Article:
The James Fitzgerald Catalogue Raisonné – A Work In Progress
Welcome to the James Fitzgerald Catalogue Raisonné, a research endeavor sponsored by the James Fitzgerald Legacy, a division of the Monhegan Museum of Art & History. Since its inception in 2003, a major objective of the Legacy has been to pursue a scholarly approach to research about his oeuvre, building upon the work of the heirs to his estate, Anne M. & Edgar F. Hubert. The inaugural version of the online Fitzgerald Catalogue Raisonné published in 2014 was a first step in a long-range process whose goal, as research is completed, will culminate in a comprehensive record of Fitzgerald’s works. Our hope is that this Catalogue will serve as an impetus towards greater appreciation of Fitzgerald’s artistic legacy and for his place in American Art of the mid-twentieth century.
Upon the death of Anne Hubert in 2004 at age 95, the Fitzgerald Estate was turned over to the Monhegan Museum. Along with a large body of work in all mediums (as well as the artist’s home and studio on Monhegan) were the Hubert’s catalogued records laboriously compiled in the two years following the artist’s sudden death in April 1971. Their system, housed in a series of fifteen photo albums, consisted in 3 x 5 inch photographs paired with similarly sized index cards containing basic information (title, date if known, medium, dimensions, and some provenance and exhibition history). These albums documented the work – watercolors, oil paintings, Chinese ink monochromes, drawings and sketches – that was found in Fitzgerald’s studio on Monhegan Island after the artist’s death. All told, almost 1400 works were itemized and numbered.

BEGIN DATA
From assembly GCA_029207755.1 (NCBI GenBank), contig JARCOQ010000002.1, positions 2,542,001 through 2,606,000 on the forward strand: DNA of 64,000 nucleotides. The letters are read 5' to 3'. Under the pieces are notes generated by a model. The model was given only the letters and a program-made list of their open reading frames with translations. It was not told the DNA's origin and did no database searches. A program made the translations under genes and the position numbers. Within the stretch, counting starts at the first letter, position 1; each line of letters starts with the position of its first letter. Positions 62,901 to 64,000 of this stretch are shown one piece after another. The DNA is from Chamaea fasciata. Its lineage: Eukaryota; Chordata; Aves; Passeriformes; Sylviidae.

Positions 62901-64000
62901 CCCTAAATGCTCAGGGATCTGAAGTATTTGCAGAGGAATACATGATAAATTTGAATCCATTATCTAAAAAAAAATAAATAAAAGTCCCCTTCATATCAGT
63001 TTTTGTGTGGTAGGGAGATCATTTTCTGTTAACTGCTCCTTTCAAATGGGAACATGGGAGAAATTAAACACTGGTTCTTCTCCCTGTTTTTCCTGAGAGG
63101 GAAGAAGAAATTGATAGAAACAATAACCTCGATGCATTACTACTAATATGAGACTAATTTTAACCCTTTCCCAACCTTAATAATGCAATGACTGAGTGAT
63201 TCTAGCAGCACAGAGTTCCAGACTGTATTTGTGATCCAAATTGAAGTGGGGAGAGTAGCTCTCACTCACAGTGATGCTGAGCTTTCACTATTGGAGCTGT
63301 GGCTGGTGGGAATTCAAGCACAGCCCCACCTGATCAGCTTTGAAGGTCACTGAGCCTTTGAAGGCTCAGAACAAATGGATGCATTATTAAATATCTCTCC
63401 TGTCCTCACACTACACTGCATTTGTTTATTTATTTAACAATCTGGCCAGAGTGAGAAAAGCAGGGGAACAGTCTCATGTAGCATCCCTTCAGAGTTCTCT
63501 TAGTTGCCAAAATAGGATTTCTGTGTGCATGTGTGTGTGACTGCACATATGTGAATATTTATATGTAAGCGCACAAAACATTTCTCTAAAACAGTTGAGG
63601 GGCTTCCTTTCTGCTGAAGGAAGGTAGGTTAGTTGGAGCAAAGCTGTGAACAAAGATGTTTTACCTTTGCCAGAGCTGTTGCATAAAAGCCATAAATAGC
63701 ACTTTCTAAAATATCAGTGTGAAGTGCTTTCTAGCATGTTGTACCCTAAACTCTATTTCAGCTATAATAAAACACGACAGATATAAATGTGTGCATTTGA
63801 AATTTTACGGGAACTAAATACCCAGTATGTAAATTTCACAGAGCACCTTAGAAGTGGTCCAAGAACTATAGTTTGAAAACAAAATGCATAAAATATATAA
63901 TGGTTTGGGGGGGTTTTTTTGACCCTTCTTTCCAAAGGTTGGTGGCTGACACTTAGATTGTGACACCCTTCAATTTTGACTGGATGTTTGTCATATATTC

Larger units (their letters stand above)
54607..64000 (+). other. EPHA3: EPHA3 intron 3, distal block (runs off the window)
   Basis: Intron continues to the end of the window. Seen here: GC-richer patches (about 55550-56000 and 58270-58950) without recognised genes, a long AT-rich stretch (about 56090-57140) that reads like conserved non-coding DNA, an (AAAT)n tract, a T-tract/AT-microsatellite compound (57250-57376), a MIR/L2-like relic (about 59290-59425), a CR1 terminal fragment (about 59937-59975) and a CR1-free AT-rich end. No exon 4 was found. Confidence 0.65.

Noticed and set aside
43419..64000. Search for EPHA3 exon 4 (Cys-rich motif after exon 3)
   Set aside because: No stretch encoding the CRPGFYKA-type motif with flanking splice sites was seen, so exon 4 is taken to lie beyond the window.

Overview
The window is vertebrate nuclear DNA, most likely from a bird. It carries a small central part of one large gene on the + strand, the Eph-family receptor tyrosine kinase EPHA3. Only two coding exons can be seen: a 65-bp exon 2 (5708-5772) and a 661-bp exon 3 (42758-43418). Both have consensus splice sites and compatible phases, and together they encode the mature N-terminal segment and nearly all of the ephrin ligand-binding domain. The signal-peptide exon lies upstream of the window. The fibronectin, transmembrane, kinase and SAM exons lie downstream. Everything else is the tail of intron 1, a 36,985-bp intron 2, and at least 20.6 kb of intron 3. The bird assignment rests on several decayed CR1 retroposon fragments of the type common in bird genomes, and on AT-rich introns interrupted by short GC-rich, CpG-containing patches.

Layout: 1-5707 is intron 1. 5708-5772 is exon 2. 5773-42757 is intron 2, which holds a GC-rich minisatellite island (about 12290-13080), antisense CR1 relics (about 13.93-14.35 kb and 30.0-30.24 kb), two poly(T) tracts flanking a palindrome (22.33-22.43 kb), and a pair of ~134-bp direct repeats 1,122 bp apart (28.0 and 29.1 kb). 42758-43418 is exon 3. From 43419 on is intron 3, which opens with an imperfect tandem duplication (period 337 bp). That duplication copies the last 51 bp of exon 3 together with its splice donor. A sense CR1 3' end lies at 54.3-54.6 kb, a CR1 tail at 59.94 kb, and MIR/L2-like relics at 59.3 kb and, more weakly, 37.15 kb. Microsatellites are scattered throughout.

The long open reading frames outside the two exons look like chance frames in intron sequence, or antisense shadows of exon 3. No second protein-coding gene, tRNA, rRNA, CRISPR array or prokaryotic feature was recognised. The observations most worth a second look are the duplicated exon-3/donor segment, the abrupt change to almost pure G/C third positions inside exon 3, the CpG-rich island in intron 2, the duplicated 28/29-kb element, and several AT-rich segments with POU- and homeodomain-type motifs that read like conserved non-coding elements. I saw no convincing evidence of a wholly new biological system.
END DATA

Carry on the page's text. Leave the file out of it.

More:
One of the first challenges faced by the Legacy was to convert this pre-computer age, handwritten catalogue record into a searchable digital format. The Huberts’ records focused on work still in the Estate at the time of the artist’s death and did not, by and large, reflect work that had been sold by Fitzgerald during his lifetime. In late 2007, we initiated a digital database using FileMaker Pro, the same computer program used by the Monhegan Museum for its collection. Ellie Vuilleumier, who at the time was the Registrar for the Portland Museum of Art, volunteered to serve as our Legacy registrar and began the task of digitizing the data from the Huberts’ records and photo albums. Unfortunately, Ellie died in early 2010 before much of the work could be completed. Over the ensuing years, we have continued to add works to the database from many sources: museums, private collections, and galleries; and to correct, update, and refine information in records already in the database—information such as provenance history of work that has been sold or otherwise changed hands. Currently the database includes information regarding almost 2400 of his works. We continue to seek to identify and verify previously unknown work that was sold during the artist’s lifetime, and seek the input of collectors whose works have not yet been digitally captured in high resolution images.